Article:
Teaching English in Japan.


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October 14th 2009
Published: October 14th 2009EDIT THIS ENTRY

It feels like I am burning a candle on both ends now - one full-time job, one part-time job, one volunteer job, hot yoga almost every day, and at least one cultural outing per week. On top of that, I am trying to read and write. No wonder now at 3 pm it feels like my eyes are about to close and if they do, they won’t open for another week. My head feels kind of empty too - even the same thoughts that used to run around in circles are gone. In a way it’s good. Maybe it is a belated result of vipasanna meditation boot camp I undergone in March. Today was an easy day at work, although waking up in the morning was unusually rough. I had only three classes and watched the second episode of Lost with my lower level High School grade 2 students. The second period was my youngest bunch - my Jr. High Fuji 1 girls. We are continuing with 'there is/there are'. Man, why is the plural so difficult for the Japanese? Or maybe I am just a bad teacher and don't explain things well? Some students are still struggling with when to use 'are'. I hate going the same things over and over again. I don’t know how people can do this kind of job for more than 3 years - it really wears me out. Maybe I just don’t have enough patience for stupid people and I want to move at a faster pace, but we always end up going at a turtle pace with a couple of smart students like Akari being totally bored.

I think the main problem is that my students don’t know their own language. It is impossible to learn a foreign language without knowing your own. When I listen to them, I notice that they don’t really talk in sentences to each other, but resort to words that kind of sum up the general meaning. Another problem is that they don’t read, but play VIDEO GAMES all the time! Their brains are not used to processing sentences and imagining what’s happening. They are conditioned by the visual representation they are used to through games - the images someone else has thought up for them. I think, as a result of this, their brain is very different from the brain of someone like me who was reading books from the age of 5. Their Japanese teacher tells me that they have difficulty understanding the differences between verbs, nouns and adjectives. It is kind of surprising for me because when I was a student in Russia we began the sentence analysis in the 3rd grade (10 years old) I don’t remember anyone struggling to distinguish between different parts of speech.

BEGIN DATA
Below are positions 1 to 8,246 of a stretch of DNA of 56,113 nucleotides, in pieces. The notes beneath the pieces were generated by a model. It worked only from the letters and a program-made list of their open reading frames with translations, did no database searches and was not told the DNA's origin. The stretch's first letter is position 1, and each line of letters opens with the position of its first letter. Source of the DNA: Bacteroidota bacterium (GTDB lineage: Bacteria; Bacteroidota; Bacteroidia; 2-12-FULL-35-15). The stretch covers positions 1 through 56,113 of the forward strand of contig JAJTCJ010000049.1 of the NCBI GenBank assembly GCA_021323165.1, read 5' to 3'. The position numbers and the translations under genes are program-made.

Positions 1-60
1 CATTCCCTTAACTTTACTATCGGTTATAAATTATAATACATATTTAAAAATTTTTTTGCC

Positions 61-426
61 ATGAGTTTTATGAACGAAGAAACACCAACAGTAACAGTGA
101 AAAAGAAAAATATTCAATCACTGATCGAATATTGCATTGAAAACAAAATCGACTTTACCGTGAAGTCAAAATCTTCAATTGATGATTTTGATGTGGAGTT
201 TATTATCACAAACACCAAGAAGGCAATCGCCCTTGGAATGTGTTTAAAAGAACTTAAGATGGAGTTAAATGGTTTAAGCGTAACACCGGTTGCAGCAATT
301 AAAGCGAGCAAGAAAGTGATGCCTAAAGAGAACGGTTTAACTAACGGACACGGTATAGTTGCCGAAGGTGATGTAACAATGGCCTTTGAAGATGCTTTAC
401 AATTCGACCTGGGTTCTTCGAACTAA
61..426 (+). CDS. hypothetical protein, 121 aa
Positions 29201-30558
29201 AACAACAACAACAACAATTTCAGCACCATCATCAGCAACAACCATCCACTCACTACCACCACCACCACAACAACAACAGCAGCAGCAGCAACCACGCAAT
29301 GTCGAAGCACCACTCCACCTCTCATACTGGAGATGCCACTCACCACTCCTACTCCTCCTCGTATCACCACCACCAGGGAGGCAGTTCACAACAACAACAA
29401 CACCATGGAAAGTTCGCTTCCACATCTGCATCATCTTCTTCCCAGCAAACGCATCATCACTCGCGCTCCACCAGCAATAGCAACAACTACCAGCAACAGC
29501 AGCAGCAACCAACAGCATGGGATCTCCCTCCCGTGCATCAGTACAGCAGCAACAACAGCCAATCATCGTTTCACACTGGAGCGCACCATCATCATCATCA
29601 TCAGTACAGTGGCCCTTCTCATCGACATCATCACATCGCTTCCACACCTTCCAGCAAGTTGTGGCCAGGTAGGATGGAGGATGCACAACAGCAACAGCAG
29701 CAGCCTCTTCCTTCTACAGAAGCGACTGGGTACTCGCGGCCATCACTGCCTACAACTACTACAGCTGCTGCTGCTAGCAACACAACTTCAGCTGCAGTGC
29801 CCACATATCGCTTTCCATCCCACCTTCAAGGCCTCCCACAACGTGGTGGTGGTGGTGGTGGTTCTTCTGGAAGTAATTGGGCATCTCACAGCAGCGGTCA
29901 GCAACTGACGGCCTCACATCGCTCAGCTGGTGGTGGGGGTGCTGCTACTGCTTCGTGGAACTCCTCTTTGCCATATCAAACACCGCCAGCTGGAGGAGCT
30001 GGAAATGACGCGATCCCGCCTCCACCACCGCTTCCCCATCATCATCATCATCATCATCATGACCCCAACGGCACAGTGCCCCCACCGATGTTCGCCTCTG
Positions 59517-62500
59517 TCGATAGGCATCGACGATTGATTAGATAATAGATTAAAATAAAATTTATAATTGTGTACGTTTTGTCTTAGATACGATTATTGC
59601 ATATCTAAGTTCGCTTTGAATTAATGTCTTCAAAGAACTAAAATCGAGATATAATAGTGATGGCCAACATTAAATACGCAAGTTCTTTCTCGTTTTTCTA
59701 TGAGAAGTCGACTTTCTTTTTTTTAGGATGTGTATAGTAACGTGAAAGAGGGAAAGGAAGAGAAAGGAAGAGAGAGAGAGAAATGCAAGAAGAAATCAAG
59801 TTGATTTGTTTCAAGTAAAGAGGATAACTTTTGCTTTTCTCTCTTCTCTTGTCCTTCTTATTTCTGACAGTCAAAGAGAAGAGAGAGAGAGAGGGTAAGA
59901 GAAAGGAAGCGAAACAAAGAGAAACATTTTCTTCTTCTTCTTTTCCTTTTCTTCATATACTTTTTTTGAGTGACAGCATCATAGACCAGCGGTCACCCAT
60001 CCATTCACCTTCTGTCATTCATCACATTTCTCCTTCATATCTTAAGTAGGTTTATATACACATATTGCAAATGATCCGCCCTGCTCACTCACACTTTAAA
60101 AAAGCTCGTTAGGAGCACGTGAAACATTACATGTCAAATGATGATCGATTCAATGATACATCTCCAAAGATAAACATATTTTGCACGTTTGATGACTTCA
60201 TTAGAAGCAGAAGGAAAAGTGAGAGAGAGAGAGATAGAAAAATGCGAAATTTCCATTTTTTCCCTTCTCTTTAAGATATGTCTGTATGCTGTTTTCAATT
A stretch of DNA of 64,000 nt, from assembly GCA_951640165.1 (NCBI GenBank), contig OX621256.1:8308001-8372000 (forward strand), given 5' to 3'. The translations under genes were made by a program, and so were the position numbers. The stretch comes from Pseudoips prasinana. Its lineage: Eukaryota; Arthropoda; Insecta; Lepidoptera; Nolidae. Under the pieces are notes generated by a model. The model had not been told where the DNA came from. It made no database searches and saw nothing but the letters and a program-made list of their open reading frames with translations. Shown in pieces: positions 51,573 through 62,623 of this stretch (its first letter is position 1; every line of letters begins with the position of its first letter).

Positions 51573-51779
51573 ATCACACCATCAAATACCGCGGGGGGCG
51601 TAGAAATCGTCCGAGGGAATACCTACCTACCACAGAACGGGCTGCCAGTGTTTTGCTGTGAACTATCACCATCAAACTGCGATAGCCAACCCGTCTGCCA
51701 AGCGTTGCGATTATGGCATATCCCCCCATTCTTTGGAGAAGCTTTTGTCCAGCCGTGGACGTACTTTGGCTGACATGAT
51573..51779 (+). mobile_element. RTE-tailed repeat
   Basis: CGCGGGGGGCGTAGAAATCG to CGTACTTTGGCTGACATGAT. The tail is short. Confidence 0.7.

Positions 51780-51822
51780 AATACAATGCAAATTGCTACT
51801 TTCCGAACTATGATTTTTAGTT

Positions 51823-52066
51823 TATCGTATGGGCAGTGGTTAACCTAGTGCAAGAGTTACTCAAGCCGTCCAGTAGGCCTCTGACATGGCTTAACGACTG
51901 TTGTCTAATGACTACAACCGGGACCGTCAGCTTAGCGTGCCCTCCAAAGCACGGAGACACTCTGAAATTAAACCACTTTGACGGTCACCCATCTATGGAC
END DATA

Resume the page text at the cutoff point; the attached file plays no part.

Some Japanese teachers tell me that it is not important in language learning and with this I totally disagree. How can a student make progress in English when he or she cannot use a dictionary? Knowing what part of speech you are looking for is the first step without which you will be totally lost and it is especially true with those electronic dictionaries that spit out so much information. Moreover, how can you use new words to make sentences when you don’t know how they function in a sentence? How can we even start talking about the word order of English language, so different from Japanese, if the students can’t tell a verb from an adjective?

There is a stereotype in Japan that the Japanese people are good at English grammar、but not at speaking English. I think this is totally not true. One can say they are better at grammar because when it comes to speaking you can’t squeeze a word out of them, but they are not good at it.

This is why I prefer watching Lost with my students - they are totally hopeless and I don’t want to go crazy talking about adjectives.


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